Government Pushes Schools to End Illegal Downloading
By BULLET STAFF
Changes made to the Higher Education Opportunity Act in 2008 and implemented in 2010 have given the government new power to combat the illegal downloading of music, other media and software from the Internet on college campuses, which has been possible since the release of Napster in 1999.
Specifically, post-secondary schools are required to notify students annually of the consequences of copyright violation at both an institutional and federal level. In addition, schools receiving Title IV funding are required to have a plan in place to combat technological copyright violations.
In compliance with the changes to the Higher Education Opportunity Act, the University of Mary Washington sent an email to students at the beginning of the 2010-2011 academic year explicitly outlining what copyright violation is, how it can be avoided and the penalties for violating it, according to Associate Vice President of University Relations George Farrar. Along with the fine a court may levy against copyright violators, the school can also take disciplinary actions through the Judicial Review Board or Honor Council.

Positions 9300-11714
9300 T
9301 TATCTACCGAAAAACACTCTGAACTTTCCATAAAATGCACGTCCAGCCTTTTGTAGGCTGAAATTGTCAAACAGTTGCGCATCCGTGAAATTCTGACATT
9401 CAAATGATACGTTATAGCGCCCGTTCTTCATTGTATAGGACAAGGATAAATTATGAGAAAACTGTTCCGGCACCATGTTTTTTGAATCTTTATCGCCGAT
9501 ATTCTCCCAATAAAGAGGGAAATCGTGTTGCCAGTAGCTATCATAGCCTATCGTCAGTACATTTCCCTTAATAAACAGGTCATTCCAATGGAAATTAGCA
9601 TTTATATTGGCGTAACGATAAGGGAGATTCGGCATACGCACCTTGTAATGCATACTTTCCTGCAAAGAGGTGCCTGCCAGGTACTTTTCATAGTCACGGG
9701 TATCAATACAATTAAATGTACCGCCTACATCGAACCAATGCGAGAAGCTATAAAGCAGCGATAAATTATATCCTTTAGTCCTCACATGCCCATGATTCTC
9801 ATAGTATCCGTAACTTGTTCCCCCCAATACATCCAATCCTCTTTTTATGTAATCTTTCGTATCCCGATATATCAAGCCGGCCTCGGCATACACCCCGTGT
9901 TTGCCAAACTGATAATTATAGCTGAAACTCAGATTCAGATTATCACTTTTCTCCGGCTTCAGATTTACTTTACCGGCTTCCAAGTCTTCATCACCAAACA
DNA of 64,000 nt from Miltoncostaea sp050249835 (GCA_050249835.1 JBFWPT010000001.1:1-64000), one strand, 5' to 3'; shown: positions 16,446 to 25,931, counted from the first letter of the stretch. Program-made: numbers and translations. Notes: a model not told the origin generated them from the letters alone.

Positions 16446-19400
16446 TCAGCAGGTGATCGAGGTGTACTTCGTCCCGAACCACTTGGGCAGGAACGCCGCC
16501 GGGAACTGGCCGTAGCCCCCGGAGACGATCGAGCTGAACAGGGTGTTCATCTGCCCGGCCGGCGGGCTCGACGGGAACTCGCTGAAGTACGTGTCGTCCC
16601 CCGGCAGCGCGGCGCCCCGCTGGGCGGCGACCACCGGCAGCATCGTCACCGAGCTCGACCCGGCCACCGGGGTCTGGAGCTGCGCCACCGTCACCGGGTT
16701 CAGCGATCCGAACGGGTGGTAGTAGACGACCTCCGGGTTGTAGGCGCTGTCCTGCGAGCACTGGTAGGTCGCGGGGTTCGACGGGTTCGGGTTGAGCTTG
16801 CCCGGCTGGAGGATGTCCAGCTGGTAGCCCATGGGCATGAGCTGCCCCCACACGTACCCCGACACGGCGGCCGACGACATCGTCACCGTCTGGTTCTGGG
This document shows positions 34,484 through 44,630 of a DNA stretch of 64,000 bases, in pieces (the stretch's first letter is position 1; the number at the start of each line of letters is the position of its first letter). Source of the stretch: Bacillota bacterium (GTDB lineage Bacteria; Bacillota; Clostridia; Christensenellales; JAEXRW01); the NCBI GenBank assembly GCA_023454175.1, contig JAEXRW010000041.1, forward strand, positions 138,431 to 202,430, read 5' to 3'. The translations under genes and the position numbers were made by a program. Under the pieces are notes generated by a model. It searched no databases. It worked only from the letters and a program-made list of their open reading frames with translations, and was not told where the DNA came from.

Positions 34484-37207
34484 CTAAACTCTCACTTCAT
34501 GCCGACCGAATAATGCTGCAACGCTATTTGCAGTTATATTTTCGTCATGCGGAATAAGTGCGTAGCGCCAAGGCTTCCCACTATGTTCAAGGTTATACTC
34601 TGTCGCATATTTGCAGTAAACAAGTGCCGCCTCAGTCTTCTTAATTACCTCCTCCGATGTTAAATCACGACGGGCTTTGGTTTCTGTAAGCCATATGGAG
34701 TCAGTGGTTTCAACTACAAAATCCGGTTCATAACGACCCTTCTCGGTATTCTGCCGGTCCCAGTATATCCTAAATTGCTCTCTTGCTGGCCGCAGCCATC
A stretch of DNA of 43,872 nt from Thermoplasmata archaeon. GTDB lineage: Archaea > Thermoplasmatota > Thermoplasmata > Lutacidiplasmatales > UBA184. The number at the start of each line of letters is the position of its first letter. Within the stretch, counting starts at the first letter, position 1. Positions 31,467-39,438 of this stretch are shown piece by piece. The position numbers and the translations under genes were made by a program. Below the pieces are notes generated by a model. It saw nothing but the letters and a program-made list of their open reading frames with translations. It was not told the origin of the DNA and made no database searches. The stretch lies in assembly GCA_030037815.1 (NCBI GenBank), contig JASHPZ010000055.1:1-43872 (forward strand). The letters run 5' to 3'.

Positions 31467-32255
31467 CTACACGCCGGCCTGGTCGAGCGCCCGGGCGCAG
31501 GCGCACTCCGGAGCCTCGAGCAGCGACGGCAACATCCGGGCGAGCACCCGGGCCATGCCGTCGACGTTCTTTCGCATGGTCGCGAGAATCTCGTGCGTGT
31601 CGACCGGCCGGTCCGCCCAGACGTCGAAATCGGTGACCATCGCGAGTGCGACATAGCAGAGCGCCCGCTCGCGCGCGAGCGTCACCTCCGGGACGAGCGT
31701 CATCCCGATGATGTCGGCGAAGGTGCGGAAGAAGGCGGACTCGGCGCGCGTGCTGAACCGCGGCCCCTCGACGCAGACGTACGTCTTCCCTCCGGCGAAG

UMW’s Judicial Review Board stated in an email that it has not received a case in at least the past four years in which someone was charged with computer abuse.
Ray Tuttle, Director of Judicial Affairs and Community Responsibility, handles many of the allegations of Internet copyright violation.
“In the past, I have advised students who have been brought to our attention as allegedly participating in this behavior to remove any illegally downloaded files from their computer, plus any file-sharing software that they used,” Tuttle said.
He added that if any subsequent allegations of illegal downloading occur, the situation may be handled through a formal judicial process, and could even be construed as an additional honor code violation.
“Nothing prohibits the copyright owners themselves, or agencies representing them, from taking legal action on their own, outside of any actions taken by UMW,” Tuttle said.
Vice President of Student Affairs Douglas Searcy added that because the UMW Honor Code includes any type of lying, cheating or stealing, which illegal downloading could fall under, he does not believe it needs to be changed.